Wall Street Journal: The European Union will carry out its planned review of its oil embargo on Iran in June, EU diplomats said Thursday. The Wall Street Journal
BRUSSELS (Dow Jones)–The European Union will carry out its planned review of its oil embargo on Iran in June, EU diplomats said Thursday, and will also review the timing of a ban on European companies insuring the transport of Iranian crude oil exports.
The review of the full oil embargo, which is due to come into effect July 1, was promised in January as a condition for gaining Greek support for the measure. The embargo was adopted in response to concerns about Iran’s nuclear program.
The shipping insurance ban was finalized in April but the U.K. won temporary exemptions to allow European companies to provide liability and environmental insurance on shipments of Iranian crude until July 1.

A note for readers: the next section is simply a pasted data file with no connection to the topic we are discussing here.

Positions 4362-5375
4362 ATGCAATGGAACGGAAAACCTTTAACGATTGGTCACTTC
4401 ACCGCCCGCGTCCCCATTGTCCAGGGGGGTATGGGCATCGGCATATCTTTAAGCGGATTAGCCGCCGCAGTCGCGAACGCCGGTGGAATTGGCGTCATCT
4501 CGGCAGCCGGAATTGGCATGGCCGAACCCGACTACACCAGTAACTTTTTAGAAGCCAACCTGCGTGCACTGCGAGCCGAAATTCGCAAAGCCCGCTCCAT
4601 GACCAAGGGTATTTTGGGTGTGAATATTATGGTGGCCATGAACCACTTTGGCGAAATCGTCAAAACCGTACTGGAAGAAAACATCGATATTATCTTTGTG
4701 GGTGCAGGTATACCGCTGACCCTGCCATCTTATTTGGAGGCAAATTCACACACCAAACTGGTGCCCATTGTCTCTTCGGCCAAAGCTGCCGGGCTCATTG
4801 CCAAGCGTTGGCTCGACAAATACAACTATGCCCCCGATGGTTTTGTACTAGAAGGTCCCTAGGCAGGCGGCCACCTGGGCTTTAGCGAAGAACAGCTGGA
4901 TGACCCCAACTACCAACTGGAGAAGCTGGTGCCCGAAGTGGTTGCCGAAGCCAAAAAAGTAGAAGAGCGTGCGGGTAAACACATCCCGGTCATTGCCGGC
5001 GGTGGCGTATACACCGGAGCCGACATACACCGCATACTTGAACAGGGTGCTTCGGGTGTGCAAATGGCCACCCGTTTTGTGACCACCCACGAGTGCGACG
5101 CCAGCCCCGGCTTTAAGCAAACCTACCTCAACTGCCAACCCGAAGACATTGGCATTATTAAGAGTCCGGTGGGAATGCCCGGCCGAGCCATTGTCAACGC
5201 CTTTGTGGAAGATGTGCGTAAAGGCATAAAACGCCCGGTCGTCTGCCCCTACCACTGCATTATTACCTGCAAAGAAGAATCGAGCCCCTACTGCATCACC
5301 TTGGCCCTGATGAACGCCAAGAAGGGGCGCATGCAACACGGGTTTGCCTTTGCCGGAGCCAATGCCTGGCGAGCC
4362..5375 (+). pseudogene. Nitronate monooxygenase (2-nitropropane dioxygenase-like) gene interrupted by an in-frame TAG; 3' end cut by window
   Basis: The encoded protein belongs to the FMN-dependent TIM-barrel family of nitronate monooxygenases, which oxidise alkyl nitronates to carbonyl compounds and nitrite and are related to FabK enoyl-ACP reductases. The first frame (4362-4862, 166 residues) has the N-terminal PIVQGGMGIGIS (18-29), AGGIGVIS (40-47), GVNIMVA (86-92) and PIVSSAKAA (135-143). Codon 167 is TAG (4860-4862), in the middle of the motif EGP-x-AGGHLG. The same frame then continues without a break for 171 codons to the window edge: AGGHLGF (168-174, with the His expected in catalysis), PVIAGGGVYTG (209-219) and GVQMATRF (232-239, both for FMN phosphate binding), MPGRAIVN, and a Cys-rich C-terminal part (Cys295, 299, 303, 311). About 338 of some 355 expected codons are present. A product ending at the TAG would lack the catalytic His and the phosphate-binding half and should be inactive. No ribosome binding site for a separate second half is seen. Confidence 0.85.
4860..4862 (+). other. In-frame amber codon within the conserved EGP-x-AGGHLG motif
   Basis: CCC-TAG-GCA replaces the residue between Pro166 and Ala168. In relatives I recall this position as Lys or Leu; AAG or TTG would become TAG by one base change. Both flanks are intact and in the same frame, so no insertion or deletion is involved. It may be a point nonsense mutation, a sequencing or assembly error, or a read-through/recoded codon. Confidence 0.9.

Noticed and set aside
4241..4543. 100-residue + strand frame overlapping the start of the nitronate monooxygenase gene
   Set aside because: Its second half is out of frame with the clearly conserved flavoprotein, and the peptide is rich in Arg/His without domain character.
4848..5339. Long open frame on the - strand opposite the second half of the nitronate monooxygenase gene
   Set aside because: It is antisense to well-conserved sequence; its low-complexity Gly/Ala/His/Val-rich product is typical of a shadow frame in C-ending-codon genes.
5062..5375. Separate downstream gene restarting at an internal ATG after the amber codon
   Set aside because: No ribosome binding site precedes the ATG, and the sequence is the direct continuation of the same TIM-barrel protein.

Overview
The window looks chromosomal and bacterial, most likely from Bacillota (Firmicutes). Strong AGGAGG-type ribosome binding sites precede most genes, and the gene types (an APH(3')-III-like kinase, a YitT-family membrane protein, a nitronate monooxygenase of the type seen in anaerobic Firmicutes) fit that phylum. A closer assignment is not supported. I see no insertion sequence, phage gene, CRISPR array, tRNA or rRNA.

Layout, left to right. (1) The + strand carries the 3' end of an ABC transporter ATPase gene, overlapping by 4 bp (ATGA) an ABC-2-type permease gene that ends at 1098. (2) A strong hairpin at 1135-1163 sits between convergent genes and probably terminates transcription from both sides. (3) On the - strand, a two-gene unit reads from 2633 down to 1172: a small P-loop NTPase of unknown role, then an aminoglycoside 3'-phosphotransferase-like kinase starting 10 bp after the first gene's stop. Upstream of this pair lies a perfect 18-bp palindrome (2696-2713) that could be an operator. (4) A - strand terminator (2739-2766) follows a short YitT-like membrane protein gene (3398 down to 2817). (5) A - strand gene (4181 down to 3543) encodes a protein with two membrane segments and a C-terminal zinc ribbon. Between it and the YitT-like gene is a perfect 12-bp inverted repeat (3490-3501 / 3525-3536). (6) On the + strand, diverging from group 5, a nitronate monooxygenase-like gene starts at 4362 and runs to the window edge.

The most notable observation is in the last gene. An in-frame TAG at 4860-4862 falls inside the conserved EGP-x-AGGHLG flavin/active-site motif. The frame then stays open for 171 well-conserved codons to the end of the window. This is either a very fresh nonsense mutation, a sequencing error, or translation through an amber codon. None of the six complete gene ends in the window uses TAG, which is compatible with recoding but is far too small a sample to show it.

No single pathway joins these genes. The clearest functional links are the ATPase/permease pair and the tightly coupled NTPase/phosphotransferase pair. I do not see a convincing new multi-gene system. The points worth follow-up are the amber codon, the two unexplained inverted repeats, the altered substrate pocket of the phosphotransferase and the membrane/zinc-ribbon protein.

It would require a unanimous decision by all 27 member states to allow any change to the details of the embargo and the shipping insurance ban.
Diplomats have signaled changes are unlikely. However with a second round of talks between Iran and six major powers set to take place in Baghdad May 23 on Iran’s nuclear program, the review could give the EU some room for maneuver on the measures.
At a meeting Thursday, EU ambassadors agreed that the review won’t be discussed at a meeting of foreign ministers in Brussels on Monday. A discussion of the review had been left open as a possibility but has now been removed from the agenda, the diplomats said.
Initially, the review of the embargo, which is the EU’s strongest action yet against Iran’s nuclear program, was supposed to take place by May 1. But in April, member states agreed to gave themselves extra time to carry out the review.
The review is supposed to look at member states’ ability to cope with the full oil embargo and whether it will threaten the security of their energy supplies. It is also supposed to consider the embargo’s impact on international energy markets.
The U.S., Israel and a number of European countries accuse Tehran of seeking to develop nuclear weapons. Iran has consistently said its nuclear program is for peaceful purposes.
-By Laurence Norman, Dow Jones Newswires